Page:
Contraband smoke: more potential profit for organized crime

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The Food and Drug Administration’s Center for Tobacco Products is hosting a “virtual listening session” for those who want to weigh in on a proposed rule that would effectively ban the sale of menthol-flavored cigarettes nationwide. The proposed standard for tobacco products would increase the illicit trade in cigarettes. The United States already has a cigarette smuggling problem. Banning 30% of the current cigarette market would only fan the flames of illegal markets.

Each year, we estimate the degree of interstate cigarette smuggling from Mexico or Canada. Our new smuggling estimates indicate that in 2020, nearly 54% of cigarette consumption in New York City is a function of tax evasion and evasion, or smuggling. Next come California (45%), New Mexico (44%), Washington (42%) and Minnesota (35%), which have just entered the top five smuggling states.

Regulators should learn from Massachusetts’ experience with contraband. The Bay State law that essentially banned sales of menthol cigarettes went into effect in 2020. This means our model contains six months of post-ban data. He tells us that smuggling in that state jumped to 27% of the market, from 20% the previous year. This increase is consistent with what was observed in the field. Early indications are that lost sales there have just been recovered in surrounding states. New Hampshire’s cigarette tax revenue alone jumped 18% between fiscal year 2020 and 2021.

If the Food and Drug Administration banned menthol cigarettes nationwide, it would likely skyrocket international illicit trade in the United States, enrich domestic and international traffickers, and lead to a host of other unintended consequences. Banning 30% of the cigarette market is like ringing the for-profit dinner bell for international fraudsters and shouting, “Come get it!”

The federal government surely knows that. In 2015, the Department of State published “The Global Illicit Trade in Tobacco: A Threat to National Security” and described the negative consequences of illicit cigarette trafficking. “Criminal networks not only grow through the trafficking of illicit tobacco products, but they diversify their activities,” the report states.

Cigarette trafficking is not the only problem surrounding illegal networks. Once the supply chain is established, many extralegal products are likely to follow it. A criminal cell charged with crimes in 2006 was accused of moving not only cigarettes, but also formula milk and counterfeit Viagra. To paraphrase satirist Dave Barry, we’re not making this up.

It’s no exaggeration to suggest that international and domestic fraudsters will salivate at the chance to increase their bottom line by transporting menthol fumes – and other products – into the country. During the COVID-19 pandemic, South Africa outright banned cigarettes and contraband trafficking surged. They’re legal there again now, but the nation can’t seem to get the illicit market genie (now capturing 60%) back in the bottle.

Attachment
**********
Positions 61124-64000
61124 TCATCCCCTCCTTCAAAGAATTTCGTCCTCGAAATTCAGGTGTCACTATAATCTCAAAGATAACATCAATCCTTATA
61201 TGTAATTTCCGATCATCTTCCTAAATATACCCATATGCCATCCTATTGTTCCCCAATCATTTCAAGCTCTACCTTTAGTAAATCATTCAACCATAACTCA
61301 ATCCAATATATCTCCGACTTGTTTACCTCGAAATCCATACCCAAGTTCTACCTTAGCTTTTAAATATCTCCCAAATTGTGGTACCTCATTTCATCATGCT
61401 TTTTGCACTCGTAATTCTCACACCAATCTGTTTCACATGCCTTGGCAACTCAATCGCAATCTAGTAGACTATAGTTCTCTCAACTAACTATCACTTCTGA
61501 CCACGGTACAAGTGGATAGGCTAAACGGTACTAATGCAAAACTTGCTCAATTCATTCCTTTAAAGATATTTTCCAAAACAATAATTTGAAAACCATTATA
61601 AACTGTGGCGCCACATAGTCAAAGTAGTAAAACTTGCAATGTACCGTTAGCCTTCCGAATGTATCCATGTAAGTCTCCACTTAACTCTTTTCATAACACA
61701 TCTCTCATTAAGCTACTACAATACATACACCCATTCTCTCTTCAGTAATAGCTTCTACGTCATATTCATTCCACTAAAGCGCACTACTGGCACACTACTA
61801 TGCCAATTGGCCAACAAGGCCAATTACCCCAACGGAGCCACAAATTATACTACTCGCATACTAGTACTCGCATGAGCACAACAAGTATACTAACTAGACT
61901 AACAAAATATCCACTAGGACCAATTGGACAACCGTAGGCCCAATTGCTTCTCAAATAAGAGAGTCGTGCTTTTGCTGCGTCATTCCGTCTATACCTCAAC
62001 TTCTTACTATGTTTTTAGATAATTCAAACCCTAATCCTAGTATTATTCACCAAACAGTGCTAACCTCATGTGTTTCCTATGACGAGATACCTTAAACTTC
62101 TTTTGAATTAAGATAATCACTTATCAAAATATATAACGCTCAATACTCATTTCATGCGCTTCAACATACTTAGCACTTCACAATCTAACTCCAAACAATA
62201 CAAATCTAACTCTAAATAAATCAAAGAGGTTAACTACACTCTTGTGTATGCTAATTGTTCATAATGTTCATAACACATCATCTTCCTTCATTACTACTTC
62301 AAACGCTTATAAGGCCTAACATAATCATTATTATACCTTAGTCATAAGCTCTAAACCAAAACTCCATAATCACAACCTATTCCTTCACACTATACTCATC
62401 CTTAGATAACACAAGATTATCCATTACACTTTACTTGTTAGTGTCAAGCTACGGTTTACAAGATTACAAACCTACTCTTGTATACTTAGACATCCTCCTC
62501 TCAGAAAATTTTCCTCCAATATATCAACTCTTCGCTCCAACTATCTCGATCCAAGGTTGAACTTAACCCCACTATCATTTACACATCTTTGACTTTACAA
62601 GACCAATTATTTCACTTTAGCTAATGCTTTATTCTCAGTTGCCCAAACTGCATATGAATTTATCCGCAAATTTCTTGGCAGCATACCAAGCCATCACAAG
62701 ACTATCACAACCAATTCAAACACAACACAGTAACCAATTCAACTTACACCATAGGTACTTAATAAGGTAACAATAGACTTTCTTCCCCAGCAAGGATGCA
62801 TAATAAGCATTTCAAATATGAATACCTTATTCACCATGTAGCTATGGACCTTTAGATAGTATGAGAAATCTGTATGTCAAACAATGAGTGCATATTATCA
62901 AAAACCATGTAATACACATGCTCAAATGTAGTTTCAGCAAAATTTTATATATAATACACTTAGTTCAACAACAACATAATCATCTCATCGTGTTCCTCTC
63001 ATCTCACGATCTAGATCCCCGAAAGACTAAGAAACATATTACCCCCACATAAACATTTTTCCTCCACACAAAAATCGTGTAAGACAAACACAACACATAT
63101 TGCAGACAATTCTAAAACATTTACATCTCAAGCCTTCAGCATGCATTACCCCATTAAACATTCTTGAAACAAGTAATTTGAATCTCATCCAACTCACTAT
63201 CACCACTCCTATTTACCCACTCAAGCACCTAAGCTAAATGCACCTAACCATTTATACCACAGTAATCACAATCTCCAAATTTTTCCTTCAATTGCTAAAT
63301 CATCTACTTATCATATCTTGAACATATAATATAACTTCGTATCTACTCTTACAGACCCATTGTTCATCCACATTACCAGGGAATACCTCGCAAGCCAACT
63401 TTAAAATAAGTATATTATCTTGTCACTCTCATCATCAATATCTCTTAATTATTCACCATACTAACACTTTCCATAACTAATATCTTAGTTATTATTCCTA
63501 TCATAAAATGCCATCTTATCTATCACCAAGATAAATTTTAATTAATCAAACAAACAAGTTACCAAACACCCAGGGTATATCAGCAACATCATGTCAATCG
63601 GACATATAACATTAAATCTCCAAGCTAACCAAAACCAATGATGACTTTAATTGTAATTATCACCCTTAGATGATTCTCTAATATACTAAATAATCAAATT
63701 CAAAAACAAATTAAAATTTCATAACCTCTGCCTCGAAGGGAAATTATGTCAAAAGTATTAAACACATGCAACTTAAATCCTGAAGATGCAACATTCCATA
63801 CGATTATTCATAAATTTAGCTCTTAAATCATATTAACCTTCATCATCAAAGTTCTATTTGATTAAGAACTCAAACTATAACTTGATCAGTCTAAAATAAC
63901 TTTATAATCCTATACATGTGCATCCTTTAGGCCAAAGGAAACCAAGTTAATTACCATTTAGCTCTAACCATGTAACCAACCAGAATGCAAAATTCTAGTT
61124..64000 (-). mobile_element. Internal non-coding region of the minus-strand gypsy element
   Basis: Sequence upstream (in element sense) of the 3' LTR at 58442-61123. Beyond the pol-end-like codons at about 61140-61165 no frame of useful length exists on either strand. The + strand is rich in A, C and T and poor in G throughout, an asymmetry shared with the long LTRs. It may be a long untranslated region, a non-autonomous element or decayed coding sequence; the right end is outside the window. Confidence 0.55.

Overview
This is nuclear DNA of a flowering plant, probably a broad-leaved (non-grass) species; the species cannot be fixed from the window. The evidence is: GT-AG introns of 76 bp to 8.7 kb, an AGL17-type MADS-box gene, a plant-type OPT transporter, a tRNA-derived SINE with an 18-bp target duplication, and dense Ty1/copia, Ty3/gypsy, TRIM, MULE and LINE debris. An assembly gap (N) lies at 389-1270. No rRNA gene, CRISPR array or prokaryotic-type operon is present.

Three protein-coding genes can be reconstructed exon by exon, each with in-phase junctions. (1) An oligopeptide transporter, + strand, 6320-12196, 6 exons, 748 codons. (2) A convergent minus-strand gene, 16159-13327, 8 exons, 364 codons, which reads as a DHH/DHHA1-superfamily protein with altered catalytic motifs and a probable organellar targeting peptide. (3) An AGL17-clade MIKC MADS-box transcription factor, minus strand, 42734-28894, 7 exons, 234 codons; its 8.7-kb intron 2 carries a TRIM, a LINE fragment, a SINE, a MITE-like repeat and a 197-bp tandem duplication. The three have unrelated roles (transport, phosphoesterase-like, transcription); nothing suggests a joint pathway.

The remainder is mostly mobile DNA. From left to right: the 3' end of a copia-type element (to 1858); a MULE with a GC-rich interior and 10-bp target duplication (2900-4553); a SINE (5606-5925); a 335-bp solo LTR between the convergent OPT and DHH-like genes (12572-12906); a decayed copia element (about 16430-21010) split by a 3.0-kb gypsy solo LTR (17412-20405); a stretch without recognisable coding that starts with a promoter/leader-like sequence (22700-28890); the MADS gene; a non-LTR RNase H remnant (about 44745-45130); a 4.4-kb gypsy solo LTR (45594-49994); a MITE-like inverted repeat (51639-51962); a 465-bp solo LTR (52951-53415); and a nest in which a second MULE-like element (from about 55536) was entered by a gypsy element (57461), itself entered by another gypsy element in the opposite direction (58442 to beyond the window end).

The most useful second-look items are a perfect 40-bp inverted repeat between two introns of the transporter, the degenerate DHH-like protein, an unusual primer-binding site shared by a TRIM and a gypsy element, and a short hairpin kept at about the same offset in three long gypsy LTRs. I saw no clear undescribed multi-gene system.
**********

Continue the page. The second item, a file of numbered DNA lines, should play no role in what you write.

The United States will not be immune to a sharp rise in the illicit market. It already suffers from transnational smuggling of cigarettes as well as drugs. In 2020, a single owner of two bonded warehouses in Texas was arrested with 422 million cigarettes acquired overseas and pleaded guilty to intending to move them to Mexico – and that’s for a legal product . Our statistical model shows a large amount of contraband from Mexico. We believe our model may misattribute a large portion of the total there, instead of where it belongs: our vast system of ports and bonded warehouses.

While the FDA’s rulemaking process has raised the specter of an expanded illicit market, the agency has said little about thwarting it at America’s porous ports of entry. The United States does not seem to be able to prevent migrants from transiting illegally through its borders; what makes it look like it will stop hundreds of millions more cigarettes from getting through?

Indeed, it is easy to find news stories about illicit narcotics, cell phones and cigarettes ending up in federal and state prisons, sometimes with the help of prison guards. We could turn America into a police state run by our own federal authorities and that wouldn’t stop the international flow of flavored favorites.

The FDA would be well advised to verify its ambition. History, scientific evidence and experience tell us that banning popular products only leads to the rise or expansion of illegal markets, along with other costly and unintended consequences.

Michael D. LaFaive is the senior director of the Morey Fiscal Policy Initiative for the Mackinac Center for Public Policy in Midland, Michigan. Follow him on Twitter @lafaive.

Todd NesbitPh.D., is an assistant professor of free enterprise and entrepreneurial economics at Ball State University in Muncie, Ind.

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